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High Tide - High Tide CD (album) cover

HIGH TIDE

High Tide

 

Heavy Prog

3.76 | 163 ratings

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siLLy puPPy
4 stars The TIDE comes in, the TIDE goes out. Such is the lesson of the UK's most promising prog rock band of 1969 with the phenomenal "Sea Shanties" where the heavy prog band HIGH TIDE that consisted of Tony Hill (electric & acoustic guitars, organ, vocals), Simon House (electric violin, organ, piano), Peter Pavli (bass) and Roger Hadden (drums, piano, pipe organ) lived up to their moniker and delivered a stunning display of musical fusion that delivered an intense interplay of early heavy metal, progressive rock and psychedelia with jazzy chords that focused on the folky of Simon House's violin screeches that traded off with Tony Hill's hard rock bombast and weirdly designed guitar solos. Debuting in the year 1969, HIGH TIDE was one of the premier prog rock bands that developed a unique style from the getgo that sounded utterly like no other, mostly due to the ample use of violin as a primary instrument in the context of a rock band.

However, all TIDEs must recede and that's exactly what happened with the sophomore release which was unexcitingly simply titled HIGH TIDE. The quartet tamped down the guitar heft of the debut and instead replaced it with an artier mix that included more piano, organ and acoustic guitar however the main combo pack punch of the guitar and violin were still in firm command of the musical processions. HIGH TIDE's second eponymous album originally consisted of a mere three tracks that was just shy of the 33 minute mark with each drifting past the 8 minute mark. While "Sea Shanties" delivered scorching proto-metal performances wrapped in progressive rock compositions, this self-titled debut takes a few cues from Tony Hill's previous psychedelic rock band The Misunderstood and lightens things up on this one in which the organ added the proper psych atmospheres to give this second coming a much spacier feel but make no mistake about it, Tony Hill still delivers some stellar guitar workouts as does Simon Hill on the violin. Overall the album focuses less on hairpin turns and progressive time signature frenzies and engages in long sprawling jam sessions most evident on the opening "Blankman Cries Again."

The opening track signifies an immediate stylistic shift from the debut as the compositions are more accessible. The violin has more of a folky sound and at the jazzier times evokes a sense of the future sounds of Jean-Luc Ponty in the Mahavishnu Orchestra. The album is primarily string based with the guitar, bass and violin all sharing more less equal turf as Hill's guitar dominion of the debut had clearly waned. While it could be argued that the three string sections along with the drums and organ touches deliver a more balanced approach to HIGH TIDE's unique sound, in the end it sounds a little lightweight in the shadow of the debut's sheer perfection. "The Joke" while exhibiting the classic HIGH TIDE touches also presents verses that sound a lot like early King Crimson which finds the band incorporating influences from the great KC that dropped their debut bombshell on the world and not so subtly announced that progressive rock was in town and was taking over the music scene for a while. Tony Hill's vocals are quite distinct but at times he's a dead ringer for Greg Lake's slower singing style.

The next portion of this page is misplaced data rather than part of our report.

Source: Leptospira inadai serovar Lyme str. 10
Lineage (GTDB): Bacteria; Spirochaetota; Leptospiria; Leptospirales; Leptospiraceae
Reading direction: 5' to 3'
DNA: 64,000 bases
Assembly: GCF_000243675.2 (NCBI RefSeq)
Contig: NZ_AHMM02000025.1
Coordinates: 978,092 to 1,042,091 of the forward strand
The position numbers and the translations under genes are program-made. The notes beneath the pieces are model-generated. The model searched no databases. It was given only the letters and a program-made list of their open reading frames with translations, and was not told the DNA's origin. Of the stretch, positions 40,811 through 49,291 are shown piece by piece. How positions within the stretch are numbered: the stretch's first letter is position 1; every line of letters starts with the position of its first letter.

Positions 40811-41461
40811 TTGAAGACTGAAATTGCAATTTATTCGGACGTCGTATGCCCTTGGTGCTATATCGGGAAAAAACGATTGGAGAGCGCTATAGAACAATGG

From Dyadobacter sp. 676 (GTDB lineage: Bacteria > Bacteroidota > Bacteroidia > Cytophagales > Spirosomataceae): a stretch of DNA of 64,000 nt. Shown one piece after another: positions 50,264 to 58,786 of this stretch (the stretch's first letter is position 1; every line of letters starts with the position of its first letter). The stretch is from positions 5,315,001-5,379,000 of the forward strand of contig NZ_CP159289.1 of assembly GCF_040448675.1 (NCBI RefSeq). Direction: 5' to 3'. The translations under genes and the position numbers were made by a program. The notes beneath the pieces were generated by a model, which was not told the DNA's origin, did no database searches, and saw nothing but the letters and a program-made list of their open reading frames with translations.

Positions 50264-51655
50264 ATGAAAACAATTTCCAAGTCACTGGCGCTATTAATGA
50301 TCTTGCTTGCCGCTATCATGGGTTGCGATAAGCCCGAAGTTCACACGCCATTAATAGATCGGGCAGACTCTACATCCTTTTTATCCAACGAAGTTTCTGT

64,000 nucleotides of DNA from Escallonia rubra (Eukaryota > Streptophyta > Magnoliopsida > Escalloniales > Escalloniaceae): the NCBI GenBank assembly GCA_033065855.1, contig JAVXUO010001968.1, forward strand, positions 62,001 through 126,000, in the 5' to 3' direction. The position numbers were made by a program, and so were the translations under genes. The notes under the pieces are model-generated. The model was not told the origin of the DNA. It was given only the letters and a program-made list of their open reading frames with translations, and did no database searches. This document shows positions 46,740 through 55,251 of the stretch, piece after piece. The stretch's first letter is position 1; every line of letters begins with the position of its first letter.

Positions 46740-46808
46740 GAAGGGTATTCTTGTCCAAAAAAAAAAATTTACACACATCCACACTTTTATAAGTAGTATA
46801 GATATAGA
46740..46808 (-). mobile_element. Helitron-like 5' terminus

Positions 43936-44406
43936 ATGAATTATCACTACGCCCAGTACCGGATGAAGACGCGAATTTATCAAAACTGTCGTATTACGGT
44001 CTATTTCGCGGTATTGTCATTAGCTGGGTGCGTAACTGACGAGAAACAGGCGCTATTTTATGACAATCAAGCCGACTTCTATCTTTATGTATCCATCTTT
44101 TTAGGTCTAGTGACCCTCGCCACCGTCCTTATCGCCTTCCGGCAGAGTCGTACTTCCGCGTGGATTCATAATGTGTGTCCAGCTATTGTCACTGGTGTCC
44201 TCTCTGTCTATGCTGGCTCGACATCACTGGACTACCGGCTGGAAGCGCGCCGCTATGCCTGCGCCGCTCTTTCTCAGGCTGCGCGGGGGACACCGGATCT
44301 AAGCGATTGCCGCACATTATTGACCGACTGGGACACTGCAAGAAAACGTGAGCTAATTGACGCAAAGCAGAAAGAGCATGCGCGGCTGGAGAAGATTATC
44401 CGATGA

I find the third and longest track "Saneonimous" to be the most interesting and the one closest to the debut's decked out progressive rock freneticism. While the track engages in the jamming sessions of the previous tracks, it's allowed a bit more freedom in changing up the dynamics as well as tempo changes and more time signature shifts and at nearly 15 minutes long manages to remain engaging helped greatly by the instantly addictive melody and Tony Hill's vocal style that fits perfectly in between the squealing violin runs and guitar and bass. Roger Hadden also deserves plaudits for a stellar percussive performance that manages to punctuate the busy polyrhythmic counterpoints of the strings. The atmospheric contributions often take a back seat but do add an artier mood during quieter passages.

As with "Sea Shanties," the second HIGH TIDE album also has a much better remastered release than the original album. Not only is the production sharply improved but it includes a monstrous essential bonus track in the form of the near 16 minute "The Great Universal Protection Racket" which equals anything else on this album and while the remaining three bonus tracks that include two alt versions of "The Joke" and "Blankman" along with the short "Ice Age" are of lesser value, they are not throwaway tracks either. While the TIDE was HIGH on "Sea Shanties," the sad truth was that all TIDEs must recede and therefore the second coming of this unique band was more like a LOW TIDE in comparison to the startling brilliant debut. While this second album may not be as immediate in its presentation and initially disappointing, many subsequent listens have substantially raised my opinion of it. It delivers an excellent mix of intricately designed prog rock only with the guitar heft of the debut tamped down. Unfortunately this marked the end of HIGH TIDE as Tony Hill, Peter Pavli and Roger Hadden moved on to work with Rustic Hinge as well as other acts. The band would reform in 1990 and release more albums but would never catch the magic of the early years. While the debut is superior, this is still an excellent release.

siLLy puPPy | 4/5 |

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